“Without live music really being a thing for a while, I shifted my focus from primarily playing acoustic cover shows as a breathing jukebox, to writing and recording a new rock EP,” Burgio said.
Though he confesses to being “pretty messed up, emotionally” at first, writing new music led Burgio out of the darkness, and a new recording project dubbed the Safety Meeting was born.
“I’ve always felt that, as a musician, my role in society is to help people decompress and get away from the mundane nature of everyday life. If it’s just about the music or the money, it’s a selfish profession. Gigging five nights a week can be pretty lucrative if it’s done right, but I’ve decided to spend more time and energy coming out of this on lesser-paying, original concerts.”
Songwriters don’t work in a vacuum, and Burgio believes that the events of the day greatly affected his new approach to music.
“Society has changed,” he said. “There’s a 21st century civil rights movement that encompasses far too many oppressed peoples. I think that’s probably influencing me, too. I want to spend more time in environments where I can speak my mind freely and writing my own music to supplement and support those views, I think, will be more important than the money I used to make (playing covers).”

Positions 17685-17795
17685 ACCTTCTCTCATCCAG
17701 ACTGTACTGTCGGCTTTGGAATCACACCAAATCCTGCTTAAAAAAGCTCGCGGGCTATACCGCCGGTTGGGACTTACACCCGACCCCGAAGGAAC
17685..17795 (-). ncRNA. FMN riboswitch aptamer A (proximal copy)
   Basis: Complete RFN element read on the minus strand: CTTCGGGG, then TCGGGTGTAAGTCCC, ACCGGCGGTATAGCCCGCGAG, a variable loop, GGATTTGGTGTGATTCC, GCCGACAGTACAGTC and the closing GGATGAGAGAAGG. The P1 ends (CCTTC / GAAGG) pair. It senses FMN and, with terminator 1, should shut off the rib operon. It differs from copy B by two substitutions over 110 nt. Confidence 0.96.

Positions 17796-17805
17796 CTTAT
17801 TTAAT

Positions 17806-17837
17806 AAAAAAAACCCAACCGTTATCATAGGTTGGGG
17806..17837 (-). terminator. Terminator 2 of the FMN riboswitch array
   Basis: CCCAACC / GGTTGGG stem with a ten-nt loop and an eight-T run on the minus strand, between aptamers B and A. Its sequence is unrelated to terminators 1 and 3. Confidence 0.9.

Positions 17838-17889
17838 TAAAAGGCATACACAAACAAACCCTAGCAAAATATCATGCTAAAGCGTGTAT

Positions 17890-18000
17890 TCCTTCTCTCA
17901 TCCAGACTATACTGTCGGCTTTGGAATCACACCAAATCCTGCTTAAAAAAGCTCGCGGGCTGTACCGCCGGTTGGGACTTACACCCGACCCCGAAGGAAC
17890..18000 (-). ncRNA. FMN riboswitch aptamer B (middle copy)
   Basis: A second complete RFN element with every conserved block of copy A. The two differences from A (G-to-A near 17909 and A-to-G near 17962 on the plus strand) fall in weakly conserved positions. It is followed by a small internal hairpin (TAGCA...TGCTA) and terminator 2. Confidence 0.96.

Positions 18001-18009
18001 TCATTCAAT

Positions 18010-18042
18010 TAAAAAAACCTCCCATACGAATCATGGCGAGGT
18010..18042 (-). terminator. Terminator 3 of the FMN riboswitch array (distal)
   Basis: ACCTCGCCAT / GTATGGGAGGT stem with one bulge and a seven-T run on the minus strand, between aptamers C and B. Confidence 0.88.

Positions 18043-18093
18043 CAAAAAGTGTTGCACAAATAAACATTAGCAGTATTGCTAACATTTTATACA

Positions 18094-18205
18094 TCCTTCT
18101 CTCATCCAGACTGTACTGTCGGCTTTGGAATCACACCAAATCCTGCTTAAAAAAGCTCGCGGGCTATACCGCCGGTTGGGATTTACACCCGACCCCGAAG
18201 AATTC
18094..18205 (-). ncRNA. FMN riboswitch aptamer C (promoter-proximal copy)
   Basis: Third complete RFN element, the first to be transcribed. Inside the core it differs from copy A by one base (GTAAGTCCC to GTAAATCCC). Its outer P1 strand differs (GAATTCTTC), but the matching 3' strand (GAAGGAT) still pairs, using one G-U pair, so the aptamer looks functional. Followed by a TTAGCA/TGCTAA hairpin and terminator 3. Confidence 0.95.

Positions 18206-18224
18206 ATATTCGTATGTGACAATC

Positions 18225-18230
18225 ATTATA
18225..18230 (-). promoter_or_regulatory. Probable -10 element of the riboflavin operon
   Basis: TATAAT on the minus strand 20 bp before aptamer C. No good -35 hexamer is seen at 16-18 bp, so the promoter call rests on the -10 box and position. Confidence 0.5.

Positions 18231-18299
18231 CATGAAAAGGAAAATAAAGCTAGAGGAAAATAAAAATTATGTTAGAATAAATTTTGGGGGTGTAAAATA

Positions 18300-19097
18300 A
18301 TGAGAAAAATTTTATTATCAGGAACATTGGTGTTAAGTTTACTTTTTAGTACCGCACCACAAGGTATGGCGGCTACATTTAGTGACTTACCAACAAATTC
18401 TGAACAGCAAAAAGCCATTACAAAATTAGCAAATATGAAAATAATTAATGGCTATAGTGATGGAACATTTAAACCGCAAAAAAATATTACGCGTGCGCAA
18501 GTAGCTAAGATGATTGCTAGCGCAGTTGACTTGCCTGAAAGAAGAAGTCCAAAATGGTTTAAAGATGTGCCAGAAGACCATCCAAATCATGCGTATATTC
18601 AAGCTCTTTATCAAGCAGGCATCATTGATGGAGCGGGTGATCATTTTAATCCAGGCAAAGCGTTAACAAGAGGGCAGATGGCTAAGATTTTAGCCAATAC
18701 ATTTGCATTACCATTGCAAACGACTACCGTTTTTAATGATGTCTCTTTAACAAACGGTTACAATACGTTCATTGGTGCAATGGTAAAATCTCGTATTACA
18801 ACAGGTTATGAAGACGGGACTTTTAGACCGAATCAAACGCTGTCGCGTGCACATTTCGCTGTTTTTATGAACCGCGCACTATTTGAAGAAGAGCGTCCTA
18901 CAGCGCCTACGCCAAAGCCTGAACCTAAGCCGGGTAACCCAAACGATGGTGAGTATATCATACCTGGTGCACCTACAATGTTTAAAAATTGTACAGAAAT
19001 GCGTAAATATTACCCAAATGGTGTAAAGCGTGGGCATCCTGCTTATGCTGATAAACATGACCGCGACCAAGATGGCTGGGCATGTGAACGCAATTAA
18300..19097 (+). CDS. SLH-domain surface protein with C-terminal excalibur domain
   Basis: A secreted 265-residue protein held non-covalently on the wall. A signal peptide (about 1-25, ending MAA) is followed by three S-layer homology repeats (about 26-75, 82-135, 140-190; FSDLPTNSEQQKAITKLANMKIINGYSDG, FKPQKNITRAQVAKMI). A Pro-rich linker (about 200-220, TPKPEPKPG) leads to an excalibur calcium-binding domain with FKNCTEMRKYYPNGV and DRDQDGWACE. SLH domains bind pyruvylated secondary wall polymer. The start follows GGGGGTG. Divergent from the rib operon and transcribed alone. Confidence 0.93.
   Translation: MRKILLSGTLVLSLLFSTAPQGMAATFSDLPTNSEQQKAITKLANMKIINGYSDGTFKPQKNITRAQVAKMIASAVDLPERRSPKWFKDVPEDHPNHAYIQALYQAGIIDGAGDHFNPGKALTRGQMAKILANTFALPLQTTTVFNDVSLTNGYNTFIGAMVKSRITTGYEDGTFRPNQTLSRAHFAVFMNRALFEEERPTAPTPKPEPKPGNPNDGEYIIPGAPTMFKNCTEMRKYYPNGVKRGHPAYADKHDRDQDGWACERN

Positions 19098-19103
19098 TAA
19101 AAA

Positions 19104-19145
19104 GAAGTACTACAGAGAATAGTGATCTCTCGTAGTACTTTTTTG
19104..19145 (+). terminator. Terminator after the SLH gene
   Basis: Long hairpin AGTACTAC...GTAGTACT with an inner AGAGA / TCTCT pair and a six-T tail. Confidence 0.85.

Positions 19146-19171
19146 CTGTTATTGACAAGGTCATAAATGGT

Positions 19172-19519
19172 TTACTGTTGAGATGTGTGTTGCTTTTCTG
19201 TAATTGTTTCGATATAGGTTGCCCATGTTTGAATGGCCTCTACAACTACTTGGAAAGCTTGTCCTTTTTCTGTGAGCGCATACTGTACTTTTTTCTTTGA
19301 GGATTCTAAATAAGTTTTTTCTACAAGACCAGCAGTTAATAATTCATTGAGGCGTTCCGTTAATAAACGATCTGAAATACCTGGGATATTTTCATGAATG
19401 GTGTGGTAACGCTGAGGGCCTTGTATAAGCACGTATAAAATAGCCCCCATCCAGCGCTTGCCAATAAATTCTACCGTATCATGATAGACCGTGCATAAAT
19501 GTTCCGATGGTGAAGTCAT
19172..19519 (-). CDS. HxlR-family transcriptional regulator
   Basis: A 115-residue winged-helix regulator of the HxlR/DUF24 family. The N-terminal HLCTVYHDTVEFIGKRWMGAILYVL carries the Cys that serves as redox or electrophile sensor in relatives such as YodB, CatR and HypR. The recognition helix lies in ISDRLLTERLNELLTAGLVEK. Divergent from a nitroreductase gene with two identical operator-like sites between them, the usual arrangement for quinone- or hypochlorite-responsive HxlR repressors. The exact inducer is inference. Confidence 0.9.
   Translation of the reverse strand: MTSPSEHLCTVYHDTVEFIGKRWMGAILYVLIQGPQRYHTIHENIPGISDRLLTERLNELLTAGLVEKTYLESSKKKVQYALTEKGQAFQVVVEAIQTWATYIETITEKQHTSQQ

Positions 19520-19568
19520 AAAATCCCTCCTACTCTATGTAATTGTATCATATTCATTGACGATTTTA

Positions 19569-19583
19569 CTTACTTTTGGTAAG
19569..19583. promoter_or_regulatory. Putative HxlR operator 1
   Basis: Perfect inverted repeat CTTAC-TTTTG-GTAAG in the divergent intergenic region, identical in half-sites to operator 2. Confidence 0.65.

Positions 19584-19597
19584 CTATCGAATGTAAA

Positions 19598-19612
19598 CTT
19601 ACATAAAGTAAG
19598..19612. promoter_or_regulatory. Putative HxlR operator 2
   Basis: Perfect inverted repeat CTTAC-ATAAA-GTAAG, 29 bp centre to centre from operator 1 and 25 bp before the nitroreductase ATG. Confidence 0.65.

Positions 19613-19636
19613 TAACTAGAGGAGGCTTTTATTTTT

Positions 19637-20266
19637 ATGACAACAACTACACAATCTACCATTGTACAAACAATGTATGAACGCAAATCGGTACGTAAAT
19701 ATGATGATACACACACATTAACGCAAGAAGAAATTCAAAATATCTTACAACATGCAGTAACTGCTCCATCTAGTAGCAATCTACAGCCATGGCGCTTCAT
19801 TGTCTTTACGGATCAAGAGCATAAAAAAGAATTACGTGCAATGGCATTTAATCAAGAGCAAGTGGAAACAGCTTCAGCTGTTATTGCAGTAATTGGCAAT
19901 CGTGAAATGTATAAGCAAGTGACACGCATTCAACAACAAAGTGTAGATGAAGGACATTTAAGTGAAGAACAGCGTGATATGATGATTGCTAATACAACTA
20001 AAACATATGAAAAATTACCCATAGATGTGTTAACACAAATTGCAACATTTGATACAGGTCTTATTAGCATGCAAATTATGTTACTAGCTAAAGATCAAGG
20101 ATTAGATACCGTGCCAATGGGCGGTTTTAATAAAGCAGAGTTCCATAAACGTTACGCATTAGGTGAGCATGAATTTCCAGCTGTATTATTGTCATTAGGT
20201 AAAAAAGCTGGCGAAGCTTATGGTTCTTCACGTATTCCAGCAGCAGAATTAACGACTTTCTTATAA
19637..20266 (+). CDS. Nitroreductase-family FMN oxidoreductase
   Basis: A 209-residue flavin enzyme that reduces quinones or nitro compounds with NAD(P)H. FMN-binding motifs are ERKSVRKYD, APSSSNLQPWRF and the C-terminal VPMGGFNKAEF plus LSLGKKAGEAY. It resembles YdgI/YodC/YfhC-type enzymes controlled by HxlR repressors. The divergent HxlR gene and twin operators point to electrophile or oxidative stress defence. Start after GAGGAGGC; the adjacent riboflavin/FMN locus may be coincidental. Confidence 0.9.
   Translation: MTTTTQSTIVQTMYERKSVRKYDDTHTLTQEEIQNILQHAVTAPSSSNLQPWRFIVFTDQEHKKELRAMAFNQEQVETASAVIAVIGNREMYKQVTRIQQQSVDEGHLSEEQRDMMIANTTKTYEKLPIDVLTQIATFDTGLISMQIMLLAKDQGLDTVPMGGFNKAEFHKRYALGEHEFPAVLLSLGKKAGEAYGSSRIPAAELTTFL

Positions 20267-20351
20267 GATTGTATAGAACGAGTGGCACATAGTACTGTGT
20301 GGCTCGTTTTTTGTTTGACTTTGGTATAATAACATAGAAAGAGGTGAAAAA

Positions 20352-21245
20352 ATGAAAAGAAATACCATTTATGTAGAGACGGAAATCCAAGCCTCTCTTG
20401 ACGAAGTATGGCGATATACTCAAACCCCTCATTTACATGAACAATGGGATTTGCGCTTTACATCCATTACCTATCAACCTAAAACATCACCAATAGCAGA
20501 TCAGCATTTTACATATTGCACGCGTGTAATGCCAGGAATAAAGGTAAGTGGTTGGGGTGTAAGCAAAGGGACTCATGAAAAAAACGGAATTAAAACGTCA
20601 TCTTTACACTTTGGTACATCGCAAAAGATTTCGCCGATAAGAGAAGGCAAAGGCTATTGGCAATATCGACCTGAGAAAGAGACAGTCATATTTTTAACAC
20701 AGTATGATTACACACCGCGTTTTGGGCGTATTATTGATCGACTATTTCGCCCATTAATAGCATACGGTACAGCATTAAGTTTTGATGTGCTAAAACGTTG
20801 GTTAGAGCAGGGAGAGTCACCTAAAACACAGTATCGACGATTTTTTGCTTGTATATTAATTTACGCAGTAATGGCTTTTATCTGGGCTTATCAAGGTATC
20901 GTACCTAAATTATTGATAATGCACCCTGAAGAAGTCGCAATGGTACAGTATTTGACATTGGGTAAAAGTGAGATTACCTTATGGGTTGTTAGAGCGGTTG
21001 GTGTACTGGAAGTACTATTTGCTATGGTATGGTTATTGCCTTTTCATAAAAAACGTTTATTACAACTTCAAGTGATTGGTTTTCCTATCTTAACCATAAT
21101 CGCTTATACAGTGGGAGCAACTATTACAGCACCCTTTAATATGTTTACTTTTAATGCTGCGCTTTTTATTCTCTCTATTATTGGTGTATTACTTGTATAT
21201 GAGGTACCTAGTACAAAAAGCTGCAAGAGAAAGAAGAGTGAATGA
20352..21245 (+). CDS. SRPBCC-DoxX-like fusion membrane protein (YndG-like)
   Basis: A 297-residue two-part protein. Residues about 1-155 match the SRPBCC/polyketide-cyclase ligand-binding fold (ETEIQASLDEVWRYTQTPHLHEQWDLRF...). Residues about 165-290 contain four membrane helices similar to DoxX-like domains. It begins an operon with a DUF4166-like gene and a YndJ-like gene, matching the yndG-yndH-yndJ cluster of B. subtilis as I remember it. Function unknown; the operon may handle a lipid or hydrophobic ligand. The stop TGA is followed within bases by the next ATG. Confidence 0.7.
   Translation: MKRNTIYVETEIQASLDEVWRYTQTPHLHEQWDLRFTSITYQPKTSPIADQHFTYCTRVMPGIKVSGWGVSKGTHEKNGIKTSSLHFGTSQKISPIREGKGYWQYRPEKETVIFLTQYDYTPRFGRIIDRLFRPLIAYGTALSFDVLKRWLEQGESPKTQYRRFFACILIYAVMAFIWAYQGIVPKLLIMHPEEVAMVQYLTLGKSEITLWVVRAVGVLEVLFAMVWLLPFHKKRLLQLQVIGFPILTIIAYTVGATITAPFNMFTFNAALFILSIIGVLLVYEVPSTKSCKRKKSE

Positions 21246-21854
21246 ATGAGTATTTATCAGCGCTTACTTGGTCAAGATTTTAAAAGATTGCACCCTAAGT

With local musicians as diverse as Sonny Baker, David Meinzer, Brad Robbins, Bud Redding, the Skiffle Minstrels and Kevin Sampson, among dozens of others, all working on new music over the past few months, we’re likely to see an explosion of independent original music recordings emerging in the coming weeks, in a manner to rival the Buffalo indie renaissance of the late 1990s and early 2000s. Perhaps even more significantly, the regional music scene is engaging in a reset, and many musicians are reexamining their motives and redefining the notion of success.
“I have definitely used this time to experiment and learn what will work for me and the band. Even more important has been the chance to hang with my family, enjoying biking, chilling with my dogs and having time to reflect and gain perspective on what my goals are," Miller said. “I understand this is a fearful time for many and I don’t mean to downplay the health and economic hardships of it all. But I’ve managed to find a peaceful and productive path that allows me to continue in hope and creativity, looking forward to better times and better days.”